Latest in Science

Image credit:

AI can predict heart attacks more accurately than doctors

This machine learning algorithm beats ACC/AHA guidelines by 7.6 percent
Share
Tweet
Share

Sponsored Links

Mutlu Kurtbas

An estimated 20 million people die each year due to cardiovascular disease. Luckily, a team of researchers from the University of Nottingham in the UK have developed a machine-learning algorithm that can predict your likelihood of having a heart attack or stroke as well as any doctor.

The American College of Cardiology/American Heart Association (ACC/AHA) has developed a series of guidelines for estimating a patient's cardiovascular risk which is based on eight factors including age, cholesterol level and blood pressure. On average, this system correctly guesses a person's risk at a rate of 72.8 percent.

That's pretty accurate but Stephen Weng and his team set about to make it better. They built four computer learning algorithms, then fed them data from 378,256 patients in the United Kingdom. The systems first used around 295,000 records to generate their internal predictive models. Then they used the remaining records to test and refine them. The algorithms results significantly outperformed the AAA/AHA guidelines, ranging from 74.5 to 76.4 percent accuracy. The neural network algorithm tested highest, beating the existing guidelines by 7.6 percent while raising 1.6 percent fewer false alarms.

Out of the 83,000 patient set of test records, this system could have saved 355 extra lives. Interestingly, the AI systems identified a number of risk factors and predictors not covered in the existing guidelines, like severe mental illness and the consumption of oral corticosteroids. "There's a lot of interaction in biological systems," Weng told Science. "That's the reality of the human body. What computer science allows us to do is to explore those associations."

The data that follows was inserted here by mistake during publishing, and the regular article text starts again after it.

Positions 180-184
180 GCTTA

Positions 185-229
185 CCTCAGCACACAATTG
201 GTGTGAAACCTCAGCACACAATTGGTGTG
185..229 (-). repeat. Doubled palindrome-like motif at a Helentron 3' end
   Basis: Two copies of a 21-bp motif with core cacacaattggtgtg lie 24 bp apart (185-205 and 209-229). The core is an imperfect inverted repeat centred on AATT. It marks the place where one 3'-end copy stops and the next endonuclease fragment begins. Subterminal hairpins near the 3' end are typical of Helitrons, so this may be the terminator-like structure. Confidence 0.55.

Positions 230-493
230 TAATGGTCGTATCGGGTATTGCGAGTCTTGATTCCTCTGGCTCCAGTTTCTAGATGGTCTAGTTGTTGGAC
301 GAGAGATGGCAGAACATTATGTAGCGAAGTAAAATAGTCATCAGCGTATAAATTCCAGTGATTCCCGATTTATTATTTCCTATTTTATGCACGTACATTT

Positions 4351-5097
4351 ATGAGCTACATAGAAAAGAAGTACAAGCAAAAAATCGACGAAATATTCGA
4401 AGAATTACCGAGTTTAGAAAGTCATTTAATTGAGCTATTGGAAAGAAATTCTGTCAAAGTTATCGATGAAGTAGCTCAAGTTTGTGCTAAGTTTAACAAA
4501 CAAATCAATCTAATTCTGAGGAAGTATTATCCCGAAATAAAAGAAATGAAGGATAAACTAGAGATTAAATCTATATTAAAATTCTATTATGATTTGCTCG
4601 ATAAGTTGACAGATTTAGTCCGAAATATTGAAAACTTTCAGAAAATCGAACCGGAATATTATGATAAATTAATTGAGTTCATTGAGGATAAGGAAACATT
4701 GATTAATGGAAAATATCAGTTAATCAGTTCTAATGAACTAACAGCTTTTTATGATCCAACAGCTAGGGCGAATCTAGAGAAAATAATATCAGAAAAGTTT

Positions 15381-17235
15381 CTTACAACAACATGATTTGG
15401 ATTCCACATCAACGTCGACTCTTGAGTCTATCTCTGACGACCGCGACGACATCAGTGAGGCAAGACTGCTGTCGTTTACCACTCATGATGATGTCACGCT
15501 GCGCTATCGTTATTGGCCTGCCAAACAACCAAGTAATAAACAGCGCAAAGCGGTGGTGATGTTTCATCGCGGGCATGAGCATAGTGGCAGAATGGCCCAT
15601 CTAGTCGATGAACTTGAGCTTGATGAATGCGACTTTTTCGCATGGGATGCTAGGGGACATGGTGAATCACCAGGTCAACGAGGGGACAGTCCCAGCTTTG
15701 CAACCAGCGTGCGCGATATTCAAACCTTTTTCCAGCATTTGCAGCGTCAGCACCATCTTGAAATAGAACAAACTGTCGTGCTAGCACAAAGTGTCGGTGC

All products recommended by Engadget are selected by our editorial team, independent of our parent company. Some of our stories include affiliate links. If you buy something through one of these links, we may earn an affiliate commission.
Comment
Comments
Share
Tweet
Share

Popular on Engadget

How to watch Biden’s inaugural 'Parade Across America'

How to watch Biden’s inaugural 'Parade Across America'

View
EU fines Valve and major game publishers for geo-blocking titles

EU fines Valve and major game publishers for geo-blocking titles

View
Donald Trump pardons ex-Waymo, Uber engineer Anthony Levandowski

Donald Trump pardons ex-Waymo, Uber engineer Anthony Levandowski

View
Mercedes-Benz' EQA crossover is its first sub-$50,000 EV

Mercedes-Benz' EQA crossover is its first sub-$50,000 EV

View
YouTube extends Trump's suspension ahead of inauguration day

YouTube extends Trump's suspension ahead of inauguration day

View

From around the web

Page 1Page 1ear iconeye iconFill 23text filevr